Position 2 is also referred to as the Neutral position, used for new rider training as it gives bigger safety margins to both sides.

This section is the middle third area of the lane in between where the wheel tracks of vehicles are located on the road surface.

Position 3 is the right-hand side of the lane. It is the right-hand third of the lane, not too close to the white line.

You should adopt this position for normal riding on a straight road where there is no other advantage to any other position.

You should move to Position 3 for the maximum view as you approach a left-hand bend, also a good position for right turns and passing near side hazards.

Slow it down to get results

Slowing it all down to practice is the best way to get results. It might feel boring and slow but that is the whole point.

Most riders dislike riding near the white line because of cats eyes and white painted lines. This is because of scare stories that have been passed down from rider to rider. The fact is, white lines are not slippery when they are dry, cats eyes do not cause you any trouble if you ride over them.

The problem is, once the old wives tales circulate and once they are stuck in your mind that you should not do something, it can be difficult to alter your opinion on what you hear all the time.

Motorcycle Training Instructor and student

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Locate the best position

Likewise when trying to locate the best cornering position for a right-hand bend. Riders do not like riding near the kerb. They usually turn in too early or cut the corner to stay away from the kerb, in fear of hitting it or running off the road.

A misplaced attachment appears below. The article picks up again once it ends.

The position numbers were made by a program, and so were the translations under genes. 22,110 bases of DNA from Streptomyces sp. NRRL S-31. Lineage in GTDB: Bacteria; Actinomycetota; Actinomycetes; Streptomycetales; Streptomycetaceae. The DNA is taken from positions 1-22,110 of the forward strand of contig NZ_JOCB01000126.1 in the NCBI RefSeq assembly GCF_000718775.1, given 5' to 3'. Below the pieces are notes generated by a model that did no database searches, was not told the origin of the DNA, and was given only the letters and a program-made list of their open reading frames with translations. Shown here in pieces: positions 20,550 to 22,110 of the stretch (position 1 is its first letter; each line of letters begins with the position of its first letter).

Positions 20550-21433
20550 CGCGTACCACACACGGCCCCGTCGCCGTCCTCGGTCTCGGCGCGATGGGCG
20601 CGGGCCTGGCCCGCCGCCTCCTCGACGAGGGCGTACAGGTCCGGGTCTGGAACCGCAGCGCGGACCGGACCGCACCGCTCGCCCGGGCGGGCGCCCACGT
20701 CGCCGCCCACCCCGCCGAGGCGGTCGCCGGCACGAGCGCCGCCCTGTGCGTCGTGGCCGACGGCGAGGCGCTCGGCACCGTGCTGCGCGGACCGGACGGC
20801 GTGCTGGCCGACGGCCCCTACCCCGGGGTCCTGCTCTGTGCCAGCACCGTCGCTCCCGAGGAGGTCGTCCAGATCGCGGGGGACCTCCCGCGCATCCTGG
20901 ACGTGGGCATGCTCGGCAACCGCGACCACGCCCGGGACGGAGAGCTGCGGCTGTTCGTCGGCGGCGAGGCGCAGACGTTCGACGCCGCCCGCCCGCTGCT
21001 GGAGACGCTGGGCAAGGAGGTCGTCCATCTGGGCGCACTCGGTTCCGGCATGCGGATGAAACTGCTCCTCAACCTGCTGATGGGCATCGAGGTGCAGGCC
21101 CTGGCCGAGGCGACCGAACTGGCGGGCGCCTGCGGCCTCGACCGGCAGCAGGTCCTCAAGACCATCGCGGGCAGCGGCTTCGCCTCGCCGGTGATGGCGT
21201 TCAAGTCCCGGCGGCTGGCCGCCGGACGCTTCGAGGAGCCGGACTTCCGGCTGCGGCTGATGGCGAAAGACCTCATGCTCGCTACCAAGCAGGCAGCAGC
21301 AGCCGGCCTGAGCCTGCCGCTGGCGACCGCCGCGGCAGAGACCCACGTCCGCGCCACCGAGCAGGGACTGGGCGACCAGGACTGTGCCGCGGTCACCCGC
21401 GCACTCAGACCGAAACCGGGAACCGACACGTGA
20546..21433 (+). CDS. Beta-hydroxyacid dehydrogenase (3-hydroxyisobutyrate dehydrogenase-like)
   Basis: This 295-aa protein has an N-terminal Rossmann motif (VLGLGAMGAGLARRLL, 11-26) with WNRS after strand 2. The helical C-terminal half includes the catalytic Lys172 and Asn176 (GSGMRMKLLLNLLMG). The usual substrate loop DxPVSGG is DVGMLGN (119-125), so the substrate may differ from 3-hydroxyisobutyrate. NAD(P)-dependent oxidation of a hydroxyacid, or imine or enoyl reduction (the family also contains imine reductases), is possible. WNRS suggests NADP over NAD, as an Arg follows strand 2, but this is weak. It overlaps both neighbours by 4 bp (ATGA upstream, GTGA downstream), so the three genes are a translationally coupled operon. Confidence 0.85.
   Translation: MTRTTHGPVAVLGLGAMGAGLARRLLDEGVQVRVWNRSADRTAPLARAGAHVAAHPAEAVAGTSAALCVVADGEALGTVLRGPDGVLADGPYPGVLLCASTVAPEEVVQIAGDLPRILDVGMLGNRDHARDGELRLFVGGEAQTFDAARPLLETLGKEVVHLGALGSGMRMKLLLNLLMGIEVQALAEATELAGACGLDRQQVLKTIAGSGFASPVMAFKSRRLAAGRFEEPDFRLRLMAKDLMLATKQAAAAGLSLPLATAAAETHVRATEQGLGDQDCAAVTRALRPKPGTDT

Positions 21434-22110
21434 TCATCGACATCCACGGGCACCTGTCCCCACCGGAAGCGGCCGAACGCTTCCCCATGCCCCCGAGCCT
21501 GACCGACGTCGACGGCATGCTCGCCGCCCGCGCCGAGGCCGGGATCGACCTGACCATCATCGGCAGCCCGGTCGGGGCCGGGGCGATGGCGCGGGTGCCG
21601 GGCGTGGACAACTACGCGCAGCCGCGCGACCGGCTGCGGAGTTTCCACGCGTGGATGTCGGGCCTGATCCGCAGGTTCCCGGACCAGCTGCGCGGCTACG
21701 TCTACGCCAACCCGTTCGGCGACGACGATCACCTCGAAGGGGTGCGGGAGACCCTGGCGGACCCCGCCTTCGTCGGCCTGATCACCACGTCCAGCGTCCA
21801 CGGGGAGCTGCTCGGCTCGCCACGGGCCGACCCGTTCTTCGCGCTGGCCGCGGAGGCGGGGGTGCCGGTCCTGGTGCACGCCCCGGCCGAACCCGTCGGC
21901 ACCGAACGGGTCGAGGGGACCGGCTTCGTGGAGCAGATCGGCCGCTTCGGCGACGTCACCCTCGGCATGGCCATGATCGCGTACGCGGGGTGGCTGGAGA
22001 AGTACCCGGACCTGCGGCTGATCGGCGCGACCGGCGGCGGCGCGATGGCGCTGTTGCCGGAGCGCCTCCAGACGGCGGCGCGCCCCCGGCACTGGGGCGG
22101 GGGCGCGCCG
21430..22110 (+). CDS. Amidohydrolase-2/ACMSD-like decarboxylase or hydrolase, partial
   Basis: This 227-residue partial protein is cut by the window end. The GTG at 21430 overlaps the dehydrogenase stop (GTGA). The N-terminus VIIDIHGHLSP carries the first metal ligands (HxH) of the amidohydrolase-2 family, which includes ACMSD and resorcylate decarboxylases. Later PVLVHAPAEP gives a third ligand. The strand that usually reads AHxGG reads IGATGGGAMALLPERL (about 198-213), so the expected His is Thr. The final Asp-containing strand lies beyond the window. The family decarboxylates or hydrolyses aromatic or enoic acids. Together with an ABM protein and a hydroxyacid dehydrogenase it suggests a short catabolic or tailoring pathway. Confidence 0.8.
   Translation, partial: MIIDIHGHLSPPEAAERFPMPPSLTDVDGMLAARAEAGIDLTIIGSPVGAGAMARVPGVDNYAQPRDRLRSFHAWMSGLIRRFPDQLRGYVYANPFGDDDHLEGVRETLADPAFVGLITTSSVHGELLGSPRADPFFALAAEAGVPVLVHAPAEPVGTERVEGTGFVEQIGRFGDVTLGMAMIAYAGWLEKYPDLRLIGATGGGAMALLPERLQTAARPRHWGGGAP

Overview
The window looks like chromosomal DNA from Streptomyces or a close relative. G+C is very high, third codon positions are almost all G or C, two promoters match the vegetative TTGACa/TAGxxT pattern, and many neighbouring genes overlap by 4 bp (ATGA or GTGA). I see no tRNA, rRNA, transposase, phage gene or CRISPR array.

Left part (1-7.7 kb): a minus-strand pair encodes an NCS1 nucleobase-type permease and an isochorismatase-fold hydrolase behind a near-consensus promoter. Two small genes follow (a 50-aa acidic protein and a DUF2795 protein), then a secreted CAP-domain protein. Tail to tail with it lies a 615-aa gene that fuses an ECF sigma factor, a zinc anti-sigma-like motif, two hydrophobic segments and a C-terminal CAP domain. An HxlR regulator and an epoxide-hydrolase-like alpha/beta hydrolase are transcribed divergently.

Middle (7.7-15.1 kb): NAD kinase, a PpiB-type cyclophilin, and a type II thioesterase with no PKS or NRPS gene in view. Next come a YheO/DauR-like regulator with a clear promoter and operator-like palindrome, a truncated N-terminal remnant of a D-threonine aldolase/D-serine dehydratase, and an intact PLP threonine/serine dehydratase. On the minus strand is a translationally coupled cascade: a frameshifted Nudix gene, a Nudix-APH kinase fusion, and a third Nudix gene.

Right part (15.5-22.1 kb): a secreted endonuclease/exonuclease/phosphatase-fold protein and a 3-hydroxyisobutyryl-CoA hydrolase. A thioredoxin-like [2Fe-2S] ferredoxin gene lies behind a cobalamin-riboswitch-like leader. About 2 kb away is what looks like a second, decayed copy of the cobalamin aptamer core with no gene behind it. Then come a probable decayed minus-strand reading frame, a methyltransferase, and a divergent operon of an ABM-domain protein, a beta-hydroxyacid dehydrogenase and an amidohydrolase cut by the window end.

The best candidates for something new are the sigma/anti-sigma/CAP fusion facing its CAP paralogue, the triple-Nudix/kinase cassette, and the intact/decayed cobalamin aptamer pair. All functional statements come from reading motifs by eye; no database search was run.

If you were asked to ride around the corner near the kerbside at 10 mph, you could probably do that easily. The reason you won’t do it at higher road speeds is a lack of ability and confidence in your accuracy. Most riders aim to stay on the road in their lane and that’s about as accurate as they can be!

There are ways to develop your skills to locate the best cornering position and be happy in the knowledge that you can ride there safely and comfortably. Slow your speed down and practice being accurate and precise, the speed will come back once you feel comfortable, in fact, you will probably ride quicker without even trying to.

Become more accurate

As you improve and become more accurate at putting the motorcycle exactly where you want it to go, you can become granular in selecting the best cornering position. To do this you have to dissect each of the three positions as mentioned above into smaller segments.

Each segment can be split into 5 sections. This is discussed and broken down in a future article but knowing you can be more precise will help with accuracy. The more road view you have the less likely you will need to slow down.

To start with, make changes to your riding style now by using these three positions to practise. As your ability improves you can be more precise within each section of the lane you have chosen to ride in.

The best cornering position you choose is a result of a good well-formed plan that starts very early in your methodical riding process when approaching a corner. If you know where you want the bike to go, you will have a better chance of getting there.

Remember road position is imperative to your safety.